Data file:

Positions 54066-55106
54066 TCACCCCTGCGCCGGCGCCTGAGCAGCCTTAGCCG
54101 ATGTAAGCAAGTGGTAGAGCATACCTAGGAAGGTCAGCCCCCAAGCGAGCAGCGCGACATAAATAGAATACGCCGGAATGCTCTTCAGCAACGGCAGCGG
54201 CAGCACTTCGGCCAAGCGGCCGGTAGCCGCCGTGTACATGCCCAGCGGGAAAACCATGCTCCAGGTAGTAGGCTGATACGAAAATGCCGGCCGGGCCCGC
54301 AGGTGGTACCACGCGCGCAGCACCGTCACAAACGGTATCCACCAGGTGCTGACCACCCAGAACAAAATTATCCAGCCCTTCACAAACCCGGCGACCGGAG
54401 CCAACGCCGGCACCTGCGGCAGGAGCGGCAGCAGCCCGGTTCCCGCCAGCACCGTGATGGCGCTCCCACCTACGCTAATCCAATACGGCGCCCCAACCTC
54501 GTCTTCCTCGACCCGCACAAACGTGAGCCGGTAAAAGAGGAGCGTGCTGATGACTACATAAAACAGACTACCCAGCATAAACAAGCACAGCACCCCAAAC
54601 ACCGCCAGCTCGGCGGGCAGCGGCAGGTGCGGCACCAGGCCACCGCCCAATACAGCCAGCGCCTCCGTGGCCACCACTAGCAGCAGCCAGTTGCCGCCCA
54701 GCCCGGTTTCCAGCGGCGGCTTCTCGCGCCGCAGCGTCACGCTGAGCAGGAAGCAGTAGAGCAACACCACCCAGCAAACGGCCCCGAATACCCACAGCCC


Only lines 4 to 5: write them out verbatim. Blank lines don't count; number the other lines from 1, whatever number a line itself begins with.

54201 CAGCACTTCGGCCAAGCGGCCGGTAGCCGCCGTGTACATGCCCAGCGGGAAAACCATGCTCCAGGTAGTAGGCTGATACGAAAATGCCGGCCGGGCCCGC
54301 AGGTGGTACCACGCGCGCAGCACCGTCACAAACGGTATCCACCAGGTGCTGACCACCCAGAACAAAATTATCCAGCCCTTCACAAACCCGGCGACCGGAG